Boury – Rumbeeksesteenweg 300, Roeselare 8800, +32 51 62 64 62

B’artiste –  Zuidstraat 50, 8800 Roeselare +32 51 251 241 eat@bartiste.be

further

Vintage

Veranda

Epicerie Du Cirque

Ossip –

Gouden Hoofd

Bart à Vin

Dôme

Flavie’s Tafel

Brasserie Latem –

Magis –

Bistro bis –

Publiek

Castor

Plat Préféré

In De Wulf

 

Top things to do during your stay in Bruges

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 Where to Eat Well in Bruges. From Breakfast to Lunch to High Tea to Diner. Where you can snack on Belgian wafflesgrab excellent coffee or …

No visit to Bruges can be complete without partaking of the delicious local cuisine, and guests at the White Rooms can enjoy some of the finest delicacies on offer from nearby tearooms and restaurants. From warm, golden Belgian waffles and biscuits, world-renowned Belgian chocolate, cheeses, meats and seafood, to one of the hundreds of different types of beer to choose from, there is something for a connoisseur of every persuasion. And after a day of culinary indulgence, enjoy a relaxing walk through the city’s winding streets or follow along the canals – or if you feel up to it, climb the 366 steps to the top of the famous medieval Belfort.

 

Top restaurants in Bruges

Parkrestaurant   (voted as N° I on tripadvisor on 565 restaurants in Bruges ….wow !!!!)

Minderbroederstraat 1; +32 497 801 872

Lieven 

Phlipstockstraat 45- Bruges (city center)

Bistro Bruut 

Meestraat 9 – Bruges (city center)

Bistro Refter

Molenmeers 2 – Bruges (city center)

Rock-Fort ♥♥

Langestraat 15 – Bruges (city center) ; closed on Saturday and Sunday

Den Heerd

Nieuwe Gentweg 76- Bruges (city center)

Sans Cravate 

Langestraat 155 – 159 -Bruges (city center)

Franco Belge 

Langestraat 109 – Bruges (city center)

Pomperlut ♥♥

Minderbroedersstraat 26 -Bruges (city center), closed on sunday and monday

De Twjfelaar

Eekhoutstraat 24-Bruges (city center), closed on monday and tuesday  (closed 8 until 19 march)

Kok-Au-Vin

Ezelstraat 21 -Bruges (city center) closed on Sunday & Monday

Hubert Gastrobar

Langestraat 155 – 159, Closed on Sunday & Monday

De Zuidkant

Jacob van Maerlantstraat 6 8340 Damme

Top  Places for Lunch in Bruges

Sanseveria

Predikherenstraat 11

Lunchboutique De Belegde Boterham ♥♥

Kleine St. Amandsstraat 5 Closed on sunday

Le Pain Quotidien

Simon Stevinplein 15 (new!)

Brasserie Raymond

Eiermarkt 5, closed on Sundays

Ellis Gourmet Burger

Simon Stevenplein 14

Floris 

Gistelsesteenweg 520

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Top 5 Breakfast in Bruges

Sanseveria, 

Predikherenstraat 11

Le Pain Quotidien

Philip Stockstraat 21

Simon Stevinplein 15 (new!)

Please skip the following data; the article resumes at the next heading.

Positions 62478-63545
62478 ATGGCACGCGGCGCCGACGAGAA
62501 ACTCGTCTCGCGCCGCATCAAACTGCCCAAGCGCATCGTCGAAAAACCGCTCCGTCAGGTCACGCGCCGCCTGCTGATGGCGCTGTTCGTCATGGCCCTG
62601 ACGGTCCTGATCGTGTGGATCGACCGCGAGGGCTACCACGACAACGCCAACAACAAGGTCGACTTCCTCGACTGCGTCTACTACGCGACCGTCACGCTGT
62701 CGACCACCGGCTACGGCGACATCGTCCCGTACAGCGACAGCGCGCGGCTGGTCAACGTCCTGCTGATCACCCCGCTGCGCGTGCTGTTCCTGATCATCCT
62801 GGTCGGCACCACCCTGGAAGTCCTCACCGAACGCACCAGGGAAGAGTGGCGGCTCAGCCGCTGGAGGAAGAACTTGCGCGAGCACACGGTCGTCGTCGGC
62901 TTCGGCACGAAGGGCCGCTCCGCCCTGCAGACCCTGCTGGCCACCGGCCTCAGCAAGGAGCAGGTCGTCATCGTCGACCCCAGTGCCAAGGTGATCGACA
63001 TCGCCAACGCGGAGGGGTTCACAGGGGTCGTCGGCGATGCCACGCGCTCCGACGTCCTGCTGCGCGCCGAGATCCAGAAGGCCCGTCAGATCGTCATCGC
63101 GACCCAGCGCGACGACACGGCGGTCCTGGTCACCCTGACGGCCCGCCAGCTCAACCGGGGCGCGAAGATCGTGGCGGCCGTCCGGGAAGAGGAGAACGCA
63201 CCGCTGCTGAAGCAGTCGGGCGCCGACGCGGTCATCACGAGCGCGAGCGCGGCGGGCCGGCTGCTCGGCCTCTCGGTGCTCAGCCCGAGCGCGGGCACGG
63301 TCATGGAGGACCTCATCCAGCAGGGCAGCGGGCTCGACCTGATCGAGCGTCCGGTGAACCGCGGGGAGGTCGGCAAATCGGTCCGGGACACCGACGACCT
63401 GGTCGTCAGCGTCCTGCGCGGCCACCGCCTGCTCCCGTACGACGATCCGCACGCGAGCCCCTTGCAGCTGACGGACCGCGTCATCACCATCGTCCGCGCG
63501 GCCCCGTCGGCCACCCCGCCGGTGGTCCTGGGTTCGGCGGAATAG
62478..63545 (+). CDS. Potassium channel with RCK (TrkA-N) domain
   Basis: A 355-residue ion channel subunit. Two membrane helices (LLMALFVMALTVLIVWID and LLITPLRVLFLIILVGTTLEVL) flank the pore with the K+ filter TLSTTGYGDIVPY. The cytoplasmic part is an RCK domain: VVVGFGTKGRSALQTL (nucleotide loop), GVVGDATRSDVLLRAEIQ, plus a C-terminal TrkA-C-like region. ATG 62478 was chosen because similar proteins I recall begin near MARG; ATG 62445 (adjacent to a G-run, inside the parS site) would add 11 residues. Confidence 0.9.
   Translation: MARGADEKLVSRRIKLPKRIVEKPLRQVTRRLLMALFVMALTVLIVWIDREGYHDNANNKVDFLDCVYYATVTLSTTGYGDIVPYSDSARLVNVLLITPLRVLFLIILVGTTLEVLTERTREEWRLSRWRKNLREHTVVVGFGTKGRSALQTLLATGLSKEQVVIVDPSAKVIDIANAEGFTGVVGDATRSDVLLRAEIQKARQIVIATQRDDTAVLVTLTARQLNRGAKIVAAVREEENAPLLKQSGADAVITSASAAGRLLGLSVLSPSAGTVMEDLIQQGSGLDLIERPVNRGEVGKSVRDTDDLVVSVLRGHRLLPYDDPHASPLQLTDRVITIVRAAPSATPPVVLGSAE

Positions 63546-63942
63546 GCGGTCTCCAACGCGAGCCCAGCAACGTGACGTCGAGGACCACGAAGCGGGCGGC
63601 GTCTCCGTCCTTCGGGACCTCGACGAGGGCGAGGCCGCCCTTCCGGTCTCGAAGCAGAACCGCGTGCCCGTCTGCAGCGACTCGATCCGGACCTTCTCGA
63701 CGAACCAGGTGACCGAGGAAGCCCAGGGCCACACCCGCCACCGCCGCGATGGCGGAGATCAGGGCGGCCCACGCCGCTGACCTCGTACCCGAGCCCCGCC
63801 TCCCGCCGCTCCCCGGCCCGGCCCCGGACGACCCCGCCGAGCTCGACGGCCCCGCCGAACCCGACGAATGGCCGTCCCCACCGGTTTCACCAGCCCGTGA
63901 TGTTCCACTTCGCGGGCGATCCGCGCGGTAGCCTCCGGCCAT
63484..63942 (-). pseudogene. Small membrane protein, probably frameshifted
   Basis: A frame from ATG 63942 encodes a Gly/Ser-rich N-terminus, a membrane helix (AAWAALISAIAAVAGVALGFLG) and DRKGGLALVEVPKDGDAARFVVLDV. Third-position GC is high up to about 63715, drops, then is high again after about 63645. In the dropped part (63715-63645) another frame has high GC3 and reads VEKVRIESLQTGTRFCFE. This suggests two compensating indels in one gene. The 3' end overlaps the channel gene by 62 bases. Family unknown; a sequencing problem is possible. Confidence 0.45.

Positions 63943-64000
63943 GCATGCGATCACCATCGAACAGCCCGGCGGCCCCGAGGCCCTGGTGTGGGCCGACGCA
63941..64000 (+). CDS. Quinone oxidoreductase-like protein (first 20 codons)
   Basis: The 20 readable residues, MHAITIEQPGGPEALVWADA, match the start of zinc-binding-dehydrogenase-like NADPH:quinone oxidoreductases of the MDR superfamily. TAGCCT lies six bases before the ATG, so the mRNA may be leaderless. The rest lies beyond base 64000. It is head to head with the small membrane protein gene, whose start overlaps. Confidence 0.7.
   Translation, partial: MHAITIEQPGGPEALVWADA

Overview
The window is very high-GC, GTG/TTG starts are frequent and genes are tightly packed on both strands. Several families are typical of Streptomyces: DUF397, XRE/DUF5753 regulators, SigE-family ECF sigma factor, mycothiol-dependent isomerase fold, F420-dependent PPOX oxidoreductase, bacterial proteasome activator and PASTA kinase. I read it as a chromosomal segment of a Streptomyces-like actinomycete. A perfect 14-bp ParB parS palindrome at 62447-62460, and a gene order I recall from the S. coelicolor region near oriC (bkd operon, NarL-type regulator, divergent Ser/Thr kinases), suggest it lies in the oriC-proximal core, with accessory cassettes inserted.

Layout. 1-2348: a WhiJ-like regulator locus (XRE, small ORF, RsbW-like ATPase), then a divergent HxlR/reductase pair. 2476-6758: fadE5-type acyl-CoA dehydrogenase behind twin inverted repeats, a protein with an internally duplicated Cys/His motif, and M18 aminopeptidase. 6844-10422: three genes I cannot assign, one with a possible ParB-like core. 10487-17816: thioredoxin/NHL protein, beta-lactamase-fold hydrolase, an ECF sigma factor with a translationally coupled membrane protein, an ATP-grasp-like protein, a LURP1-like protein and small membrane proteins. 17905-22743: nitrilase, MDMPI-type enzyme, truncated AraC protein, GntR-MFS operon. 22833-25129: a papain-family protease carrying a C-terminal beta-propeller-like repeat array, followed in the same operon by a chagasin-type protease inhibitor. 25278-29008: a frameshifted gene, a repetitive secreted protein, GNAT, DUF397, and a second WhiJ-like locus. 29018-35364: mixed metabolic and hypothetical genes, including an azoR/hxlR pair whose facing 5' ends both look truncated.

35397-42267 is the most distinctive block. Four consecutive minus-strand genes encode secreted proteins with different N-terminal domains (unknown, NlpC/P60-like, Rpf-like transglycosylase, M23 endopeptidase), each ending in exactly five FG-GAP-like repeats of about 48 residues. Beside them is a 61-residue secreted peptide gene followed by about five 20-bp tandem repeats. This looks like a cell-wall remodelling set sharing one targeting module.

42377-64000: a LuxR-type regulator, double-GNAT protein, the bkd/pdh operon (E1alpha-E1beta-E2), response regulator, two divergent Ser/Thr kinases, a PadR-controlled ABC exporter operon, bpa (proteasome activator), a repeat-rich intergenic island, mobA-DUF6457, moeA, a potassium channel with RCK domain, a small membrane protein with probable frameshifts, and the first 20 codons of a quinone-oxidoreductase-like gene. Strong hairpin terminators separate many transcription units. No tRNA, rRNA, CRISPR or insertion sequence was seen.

Books&Brunch

Garenmarkt 30; Closed on saturday&sunday and school holidays

Carpe Diem (also online delivery)

Wijngaardstraat 8

Kempinski 

Prinsenhof 8

Ontbijt van Achiel 

Achiel van Ackerplein 2

‘t Eekhoetje

Eekhoutstraat 3 (next to apartment Dijver), Closed on thursday

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Afternoon high Tea or Coffee in Bruges

De Medici

Geldmuntstraat 9

Academie 

Vlamingstraat 56, closed monday and tuesday

Merveilleux

Muntpoort     8 , closed on sunday and holidays

Carpe Diem

Wijngaardstraat 8

 

Cheap eats in Bruges

Soup (voted as 14 of 565 on tripadvisor)

Hallestraat 4, Bruges 8000

Bocca

Dweerstraat 13, Bruges 8000

Sanseveria, 

Predikherenstraat 11, Bruges 8000

Taboulé

Langestraat 93, Bruges 8000 (Lebanese resto)

Cocktail and Winebars in Bruges

Groot Vlaenderen

Vlamingstraat 94 Cocktail bar

Wine Bar Est

Braambergstraat 7

Bar Salon

Langestraat 17

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Beers and pubs in Bruges

L’estaminet

Park 5 Pub

Brasserie Cambrinus 

Philipstockstraat 19

De Garre

De Garre 1

Brugs Beertje ♥♥

Kemelstraat 5

Café Rose Red

Cordoeanierstraat 16

Le Trappiste

Kuiperstraat 33

Jazz-Blues & Soul in Bruges

Comptoir des Arts

        Vlamingstraat 53

Catering in Bruges

Sud

Mallebergplaats 5 Italian

Traiteur Deldycke

Wollestraat 23 Closed on tuesday

Cuisine Tinguett

Wagnerstraat 81, 8310 Assebroek

La Dolce Maremma

Rijselstraat 40, 8200 Brugge ( St Michiels)


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Go veggie! in Bruges

 

Resto Lotus

Wapenmakersstraat 5 – Bruges

Resto Reliva

Goezeputstraat 6 -Bruges

Resto De Bottelier

Sint Jakobsstraat 63 -Bruges

Supermarket Bio Vita

Maalsesteenweg 299 –  8310 Bruges ( Sint Andries )

Origino

Katelijnestraat 142-Bruges

 

A taste of Asia in Bruges..

Chang Thong Thai

Kleine Hoefijzerstraat 3, 8000 Bruges (tripadvisor 4.5/5)

Stoepa

Oostmeers 124

Order a Taxi in Bruges

  • Taxi Snel: +32 50 34 34 69  or +32 478 35 35 35
  • Uber in Bruges is until now not available, only Brussels

Other things we are working on are experiences like bike excursions, guided tours, food and drink tastings, and various classes.

Bike tours in Bruges

Cycling through Bruges with a guide is a must-do for anyone visiting the old city. Bike tours start from the Burg Square which is next to the Market Square.

Bike tours over the cobblestones for 2.5 hours, you will admire the grandness & history of this ancient harbour city (free beer inclused)

Guided tours in Bruges

Explore one of Europe’s most vibrant medieval cities on a 7-hour day trip to Bruges from Brussels. Take a 4-hour guided walking tour on arrival. Take the train across country to discover the architecture and canals of the “Venice of the North.”